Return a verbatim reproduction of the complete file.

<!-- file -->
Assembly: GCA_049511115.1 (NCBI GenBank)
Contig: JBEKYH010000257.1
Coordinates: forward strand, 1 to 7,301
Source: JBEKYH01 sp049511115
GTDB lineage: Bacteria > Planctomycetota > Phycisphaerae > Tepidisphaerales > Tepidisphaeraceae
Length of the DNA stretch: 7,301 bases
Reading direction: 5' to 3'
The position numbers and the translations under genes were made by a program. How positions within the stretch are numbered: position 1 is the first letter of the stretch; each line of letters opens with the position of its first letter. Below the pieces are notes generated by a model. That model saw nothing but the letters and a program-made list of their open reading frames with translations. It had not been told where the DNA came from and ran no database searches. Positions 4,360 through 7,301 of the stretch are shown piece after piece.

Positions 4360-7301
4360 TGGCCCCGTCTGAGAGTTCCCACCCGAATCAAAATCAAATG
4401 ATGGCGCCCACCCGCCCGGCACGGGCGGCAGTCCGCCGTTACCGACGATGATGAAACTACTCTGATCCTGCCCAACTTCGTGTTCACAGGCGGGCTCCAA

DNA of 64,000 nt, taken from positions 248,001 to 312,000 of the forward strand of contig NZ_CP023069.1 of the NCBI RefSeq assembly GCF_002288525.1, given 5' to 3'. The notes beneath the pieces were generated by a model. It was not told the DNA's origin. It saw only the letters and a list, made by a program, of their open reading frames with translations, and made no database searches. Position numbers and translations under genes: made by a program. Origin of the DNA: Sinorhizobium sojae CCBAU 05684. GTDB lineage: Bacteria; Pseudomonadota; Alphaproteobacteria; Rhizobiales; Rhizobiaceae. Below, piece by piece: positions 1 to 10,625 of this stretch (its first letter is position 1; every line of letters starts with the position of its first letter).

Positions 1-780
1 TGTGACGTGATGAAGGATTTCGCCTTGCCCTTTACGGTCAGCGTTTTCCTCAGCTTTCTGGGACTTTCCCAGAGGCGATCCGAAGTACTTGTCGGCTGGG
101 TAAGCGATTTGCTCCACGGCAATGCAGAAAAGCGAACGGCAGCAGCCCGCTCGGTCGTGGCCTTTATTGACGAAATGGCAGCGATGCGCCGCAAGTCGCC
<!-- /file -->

Assembly: GCA_049511115.1 (NCBI GenBank)
Contig: JBEKYH010000257.1
Coordinates: forward strand, 1 to 7,301
Source: JBEKYH01 sp049511115
GTDB lineage: Bacteria > Planctomycetota > Phycisphaerae > Tepidisphaerales > Tepidisphaeraceae
Length of the DNA stretch: 7,301 bases
Reading direction: 5' to 3'
The position numbers and the translations under genes were made by a program. How positions within the stretch are numbered: position 1 is the first letter of the stretch; each line of letters opens with the position of its first letter. Below the pieces are notes generated by a model. That model saw nothing but the letters and a program-made list of their open reading frames with translations. It had not been told where the DNA came from and ran no database searches. Positions 4,360 through 7,301 of the stretch are shown piece after piece.

Positions 4360-7301
4360 TGGCCCCGTCTGAGAGTTCCCACCCGAATCAAAATCAAATG
4401 ATGGCGCCCACCCGCCCGGCACGGGCGGCAGTCCGCCGTTACCGACGATGATGAAACTACTCTGATCCTGCCCAACTTCGTGTTCACAGGCGGGCTCCAA

DNA of 64,000 nt, taken from positions 248,001 to 312,000 of the forward strand of contig NZ_CP023069.1 of the NCBI RefSeq assembly GCF_002288525.1, given 5' to 3'. The notes beneath the pieces were generated by a model. It was not told the DNA's origin. It saw only the letters and a list, made by a program, of their open reading frames with translations, and made no database searches. Position numbers and translations under genes: made by a program. Origin of the DNA: Sinorhizobium sojae CCBAU 05684. GTDB lineage: Bacteria; Pseudomonadota; Alphaproteobacteria; Rhizobiales; Rhizobiaceae. Below, piece by piece: positions 1 to 10,625 of this stretch (its first letter is position 1; every line of letters starts with the position of its first letter).

Positions 1-780
1 TGTGACGTGATGAAGGATTTCGCCTTGCCCTTTACGGTCAGCGTTTTCCTCAGCTTTCTGGGACTTTCCCAGAGGCGATCCGAAGTACTTGTCGGCTGGG
101 TAAGCGATTTGCTCCACGGCAATGCAGAAAAGCGAACGGCAGCAGCCCGCTCGGTCGTGGCCTTTATTGACGAAATGGCAGCGATGCGCCGCAAGTCGCC